To minimize risks and unintended consequences, consumers, firms and regulators need a solid understanding of artificial intelligence (AI) technology. That is why the Bank of England (BoE) and the Financial Conduct Authority (FCA) established the AI Public-Private Forum (AIPPF) in October 2020 to further the dialogue between the public sector, the private sector, and academia on AI.
The aim of the AIPPF was to share information, deepen our collective understanding of the technology and explore how we can support the safe adoption of AI in financial services. The issues and topics covered by the AIPPF fell into three areas: Data, Model risk, and Governance.
Our previous work has shown that the drivers of AI risk in financial services can occur at each level within interconnected AI systems: starting with the risks associated with use of data to train and run AI models; building into risks arising from the use of AI models themselves; which in turn feed into risks to the firm and the governance structures it needs to manage those risks; and finally, the risks to the financial system as a whole. This report represents the culmination of more than a year’s worth of meetings, workshops, and discussions.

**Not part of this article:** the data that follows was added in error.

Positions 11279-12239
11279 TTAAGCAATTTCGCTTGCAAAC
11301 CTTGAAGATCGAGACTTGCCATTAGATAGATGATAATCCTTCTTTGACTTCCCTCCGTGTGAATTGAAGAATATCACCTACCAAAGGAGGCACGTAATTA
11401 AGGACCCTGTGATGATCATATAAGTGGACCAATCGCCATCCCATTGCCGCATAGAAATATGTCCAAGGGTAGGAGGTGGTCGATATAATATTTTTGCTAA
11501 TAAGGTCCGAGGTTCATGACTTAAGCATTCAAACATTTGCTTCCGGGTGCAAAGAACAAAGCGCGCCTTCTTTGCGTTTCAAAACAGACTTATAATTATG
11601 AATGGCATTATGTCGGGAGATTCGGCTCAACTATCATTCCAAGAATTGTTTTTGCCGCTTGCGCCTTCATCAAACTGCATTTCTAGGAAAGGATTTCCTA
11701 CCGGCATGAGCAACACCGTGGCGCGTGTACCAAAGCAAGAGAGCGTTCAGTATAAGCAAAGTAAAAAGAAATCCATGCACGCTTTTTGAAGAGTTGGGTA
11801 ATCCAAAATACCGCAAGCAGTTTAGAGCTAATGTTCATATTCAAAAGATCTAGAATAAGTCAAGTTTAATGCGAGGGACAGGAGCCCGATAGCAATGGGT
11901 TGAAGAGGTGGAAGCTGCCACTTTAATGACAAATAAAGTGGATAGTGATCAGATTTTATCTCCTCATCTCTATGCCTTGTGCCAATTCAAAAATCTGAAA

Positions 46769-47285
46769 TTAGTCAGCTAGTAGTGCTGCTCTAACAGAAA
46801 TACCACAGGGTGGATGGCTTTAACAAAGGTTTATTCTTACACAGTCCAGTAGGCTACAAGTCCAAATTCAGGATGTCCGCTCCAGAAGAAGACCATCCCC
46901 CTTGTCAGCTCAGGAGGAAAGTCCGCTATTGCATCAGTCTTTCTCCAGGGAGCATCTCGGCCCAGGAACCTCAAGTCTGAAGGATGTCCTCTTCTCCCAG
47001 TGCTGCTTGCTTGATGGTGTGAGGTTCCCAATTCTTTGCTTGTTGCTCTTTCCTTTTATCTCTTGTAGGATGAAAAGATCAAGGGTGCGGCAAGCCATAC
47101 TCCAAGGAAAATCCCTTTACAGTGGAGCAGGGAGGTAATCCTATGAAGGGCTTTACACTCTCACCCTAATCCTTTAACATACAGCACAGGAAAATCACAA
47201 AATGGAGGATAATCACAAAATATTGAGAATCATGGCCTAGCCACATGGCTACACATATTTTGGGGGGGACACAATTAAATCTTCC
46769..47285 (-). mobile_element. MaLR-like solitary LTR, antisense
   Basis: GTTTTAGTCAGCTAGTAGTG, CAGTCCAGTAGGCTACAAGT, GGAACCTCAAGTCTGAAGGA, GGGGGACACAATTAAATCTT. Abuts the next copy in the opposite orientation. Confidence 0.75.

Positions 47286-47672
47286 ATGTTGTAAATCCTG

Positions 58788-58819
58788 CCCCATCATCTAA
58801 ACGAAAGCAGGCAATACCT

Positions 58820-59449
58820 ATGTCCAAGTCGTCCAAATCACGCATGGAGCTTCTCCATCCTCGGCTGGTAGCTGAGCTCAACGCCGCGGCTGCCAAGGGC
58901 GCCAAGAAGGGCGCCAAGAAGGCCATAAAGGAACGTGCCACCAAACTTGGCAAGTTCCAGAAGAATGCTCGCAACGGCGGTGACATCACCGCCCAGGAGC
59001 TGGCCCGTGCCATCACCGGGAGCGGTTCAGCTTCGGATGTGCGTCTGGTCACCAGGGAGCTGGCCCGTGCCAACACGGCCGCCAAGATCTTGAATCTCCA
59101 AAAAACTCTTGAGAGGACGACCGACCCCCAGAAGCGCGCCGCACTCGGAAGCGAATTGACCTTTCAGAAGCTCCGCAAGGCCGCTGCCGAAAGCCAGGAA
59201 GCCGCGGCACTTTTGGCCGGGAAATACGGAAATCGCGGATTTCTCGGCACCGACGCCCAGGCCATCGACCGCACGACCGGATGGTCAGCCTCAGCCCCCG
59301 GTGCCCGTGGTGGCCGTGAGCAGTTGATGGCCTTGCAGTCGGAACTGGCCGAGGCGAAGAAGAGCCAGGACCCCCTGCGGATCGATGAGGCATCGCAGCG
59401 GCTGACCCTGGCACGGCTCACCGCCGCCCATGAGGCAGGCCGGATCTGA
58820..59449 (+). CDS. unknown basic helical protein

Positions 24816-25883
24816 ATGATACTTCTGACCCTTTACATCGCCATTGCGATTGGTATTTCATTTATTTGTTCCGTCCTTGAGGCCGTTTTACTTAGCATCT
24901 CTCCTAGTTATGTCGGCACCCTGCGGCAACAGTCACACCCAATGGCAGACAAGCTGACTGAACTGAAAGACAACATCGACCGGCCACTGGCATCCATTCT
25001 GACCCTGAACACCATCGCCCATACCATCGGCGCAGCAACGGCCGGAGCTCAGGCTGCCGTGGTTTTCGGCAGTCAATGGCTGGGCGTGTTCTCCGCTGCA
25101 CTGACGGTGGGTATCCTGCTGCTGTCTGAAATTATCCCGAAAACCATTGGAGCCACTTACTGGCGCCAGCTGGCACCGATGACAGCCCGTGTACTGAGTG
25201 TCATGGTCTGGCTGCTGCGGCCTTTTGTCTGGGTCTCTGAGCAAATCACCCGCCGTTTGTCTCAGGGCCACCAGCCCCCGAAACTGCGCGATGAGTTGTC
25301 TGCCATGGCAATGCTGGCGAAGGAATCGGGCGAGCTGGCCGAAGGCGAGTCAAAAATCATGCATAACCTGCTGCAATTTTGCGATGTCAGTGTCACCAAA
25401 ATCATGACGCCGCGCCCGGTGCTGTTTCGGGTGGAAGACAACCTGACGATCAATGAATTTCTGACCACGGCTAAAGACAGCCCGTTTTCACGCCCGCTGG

One of the key questions is how existing regulation and legislation, such as the Senior Managers and Certification Regime, may be applied to AI and whether AI can be managed through extensions of the existing regulatory framework, or whether a new approach is needed. To help address this question and support further discussion about what an appropriate role for regulators might look like, we will publish a Discussion Paper on AI later this year. It will build on the work of the AIPPF and broaden our engagement to a wider set of stakeholders.
The Discussion Paper will aim to provide clarity around the current regulatory framework and how it applies to AI, ask questions about how policy can best support further safe AI adoption, and give stakeholders an opportunity to share their views. The responses to the Discussion Paper will help the FCA and BoE to identify what is most relevant to remits and what is not, as well as help formulate any potential policy.